McALLEN — The new executive director of McAllen’s museum looked north, looked south, and decided the future is here.
Joseph Bravo, a soft-spoken straight-shooter from San Antonio, runs the International Museum of Art & Science from a small, sparsely decorated office in the building’s northeast corner. He’s a former college professor who spent many years at the San Antonio Museum of Art, where he started as an intern and worked his way up. Now approaching 50 years old, Bravo said he wants to help McAllen’s museum grow with the city.
“I didn’t come down here to turn around and go to Dallas in three years,” said Bravo, who started Aug. 2. “I will be here for the rest of my career, God and McAllen willing.”
Wearing a navy blue suit, Bravo walked the museums’ grounds near the intersection of Nolana and Bicentennial Boulevard, explaining his goals. He wants to suspend a massive metal wind-turbine blade, currently parked by the main entrance, near the intersection. The leaky roof also needs fixing, Bravo said. And the museum, already crowded, will eventually need much more space.
With nearly 43 percent of its population under 24 years old and a relatively strong economy, McAllen and its museum have plenty of growth ahead, Bravo said. That growth will be shaped by his work in San Antonio.
There, Bravo worked in nearly every department, said Tim Foerster, director of exhibits. Foerster and Bravo set up exhibits together, discussing everything from European rock to motorcycles.
“Joe was pretty much an authority on most things to do with rock and roll back in the 1970s,” Foerster said. Before they met, both men rode motorcycles as high school students, racing a dirt track on San Antonio’s north side near Churchill High School.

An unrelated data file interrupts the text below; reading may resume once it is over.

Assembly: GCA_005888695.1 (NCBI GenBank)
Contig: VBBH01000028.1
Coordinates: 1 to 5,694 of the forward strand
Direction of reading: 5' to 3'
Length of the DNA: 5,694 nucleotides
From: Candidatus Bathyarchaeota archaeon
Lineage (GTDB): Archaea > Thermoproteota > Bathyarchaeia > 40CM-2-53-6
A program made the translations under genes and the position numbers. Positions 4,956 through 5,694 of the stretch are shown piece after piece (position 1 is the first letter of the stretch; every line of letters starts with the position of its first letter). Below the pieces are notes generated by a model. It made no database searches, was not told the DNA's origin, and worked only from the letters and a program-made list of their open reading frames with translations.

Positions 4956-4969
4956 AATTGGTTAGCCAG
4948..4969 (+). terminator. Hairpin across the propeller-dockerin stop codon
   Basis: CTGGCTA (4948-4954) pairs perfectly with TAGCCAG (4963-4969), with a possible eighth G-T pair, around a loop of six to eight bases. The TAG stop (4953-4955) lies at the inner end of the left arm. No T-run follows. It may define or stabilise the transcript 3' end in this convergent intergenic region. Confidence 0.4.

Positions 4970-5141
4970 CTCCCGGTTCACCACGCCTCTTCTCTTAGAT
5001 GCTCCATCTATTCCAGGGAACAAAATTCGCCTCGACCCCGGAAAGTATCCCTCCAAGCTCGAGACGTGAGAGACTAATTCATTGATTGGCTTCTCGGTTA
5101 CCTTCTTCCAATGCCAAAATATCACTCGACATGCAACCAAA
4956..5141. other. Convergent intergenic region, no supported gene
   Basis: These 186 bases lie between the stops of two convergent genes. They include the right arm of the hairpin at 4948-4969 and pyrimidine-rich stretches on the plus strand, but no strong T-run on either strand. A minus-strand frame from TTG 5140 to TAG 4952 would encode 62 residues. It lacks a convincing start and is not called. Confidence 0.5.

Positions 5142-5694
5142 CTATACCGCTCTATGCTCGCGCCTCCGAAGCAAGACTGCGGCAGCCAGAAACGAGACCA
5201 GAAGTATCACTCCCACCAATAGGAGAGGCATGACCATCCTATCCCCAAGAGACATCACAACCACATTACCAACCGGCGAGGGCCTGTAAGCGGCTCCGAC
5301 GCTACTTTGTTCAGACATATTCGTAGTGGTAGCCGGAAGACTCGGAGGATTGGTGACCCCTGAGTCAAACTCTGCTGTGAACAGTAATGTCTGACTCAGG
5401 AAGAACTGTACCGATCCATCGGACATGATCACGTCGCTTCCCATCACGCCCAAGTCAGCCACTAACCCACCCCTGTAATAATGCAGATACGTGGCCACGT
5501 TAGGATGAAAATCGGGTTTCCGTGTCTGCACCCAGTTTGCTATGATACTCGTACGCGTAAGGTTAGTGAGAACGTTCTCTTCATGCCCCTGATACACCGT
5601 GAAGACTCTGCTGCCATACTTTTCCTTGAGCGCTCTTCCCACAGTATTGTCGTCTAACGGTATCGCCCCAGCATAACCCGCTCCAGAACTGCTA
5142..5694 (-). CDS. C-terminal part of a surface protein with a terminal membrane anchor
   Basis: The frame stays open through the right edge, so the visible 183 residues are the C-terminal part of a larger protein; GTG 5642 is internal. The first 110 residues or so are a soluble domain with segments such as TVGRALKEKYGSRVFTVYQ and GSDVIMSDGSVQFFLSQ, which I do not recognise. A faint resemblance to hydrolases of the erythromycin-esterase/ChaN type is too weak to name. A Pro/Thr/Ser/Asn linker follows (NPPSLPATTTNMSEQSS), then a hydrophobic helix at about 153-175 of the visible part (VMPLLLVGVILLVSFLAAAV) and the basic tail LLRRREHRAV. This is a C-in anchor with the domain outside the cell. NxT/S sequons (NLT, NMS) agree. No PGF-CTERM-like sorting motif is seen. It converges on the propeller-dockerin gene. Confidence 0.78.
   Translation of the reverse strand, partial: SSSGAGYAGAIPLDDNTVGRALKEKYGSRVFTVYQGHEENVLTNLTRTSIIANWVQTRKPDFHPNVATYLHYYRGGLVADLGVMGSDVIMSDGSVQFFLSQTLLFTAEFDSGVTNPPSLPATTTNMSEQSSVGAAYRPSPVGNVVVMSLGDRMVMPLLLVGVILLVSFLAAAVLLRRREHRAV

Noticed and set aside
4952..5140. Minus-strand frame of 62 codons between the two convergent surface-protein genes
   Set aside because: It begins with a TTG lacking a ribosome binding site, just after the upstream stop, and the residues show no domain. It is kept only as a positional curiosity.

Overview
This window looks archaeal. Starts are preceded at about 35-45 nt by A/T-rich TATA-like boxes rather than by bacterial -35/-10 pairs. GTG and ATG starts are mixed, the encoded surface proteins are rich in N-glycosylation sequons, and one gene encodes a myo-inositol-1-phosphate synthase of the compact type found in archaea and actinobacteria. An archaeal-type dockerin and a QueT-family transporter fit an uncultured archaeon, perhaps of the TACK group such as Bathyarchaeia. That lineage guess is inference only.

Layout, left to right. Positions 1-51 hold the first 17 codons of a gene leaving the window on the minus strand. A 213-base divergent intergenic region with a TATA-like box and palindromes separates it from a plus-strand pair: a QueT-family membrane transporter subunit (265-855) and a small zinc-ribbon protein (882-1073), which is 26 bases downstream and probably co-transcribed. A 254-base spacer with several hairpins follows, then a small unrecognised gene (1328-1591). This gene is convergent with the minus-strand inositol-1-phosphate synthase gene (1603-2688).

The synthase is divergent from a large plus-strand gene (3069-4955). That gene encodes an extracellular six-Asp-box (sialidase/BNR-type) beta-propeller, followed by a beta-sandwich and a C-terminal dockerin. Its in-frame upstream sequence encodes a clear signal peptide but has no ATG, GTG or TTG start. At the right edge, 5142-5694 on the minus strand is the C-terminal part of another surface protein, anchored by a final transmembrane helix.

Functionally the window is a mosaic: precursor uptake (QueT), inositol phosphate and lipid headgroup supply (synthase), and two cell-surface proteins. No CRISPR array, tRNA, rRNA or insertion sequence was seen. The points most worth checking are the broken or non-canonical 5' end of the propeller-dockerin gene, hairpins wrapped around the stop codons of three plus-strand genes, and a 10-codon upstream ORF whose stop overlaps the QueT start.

At the San Antonio museum, Bravo met archeologists who studied the pyramids and worked with artifacts buried by Russian nomads. He compared the excitement of working on that exhibit to being backstage with Pink Floyd after every show. Such exhibits widen horizons and spark ambition, Bravo said.
Bravo said he will focus McAllen’s museum on Latino art, which isn’t adequately represented nationwide. Reaching out to Mexican nationals who live in McAllen and others who haven’t traditionally worked with the museum will help influence exhibits and raise money.
“If you don’t show it in McAllen, where the heck are you going to show it, right?” Bravo said, adding he’ll prioritize artists from the Valley instead of “some dead dude from France.”
“I want everyone to know this is their museum,” Bravo said.
Dave Hendricks covers McAllen and general assignments for The Monitor. He can be reached at (956) 683-4452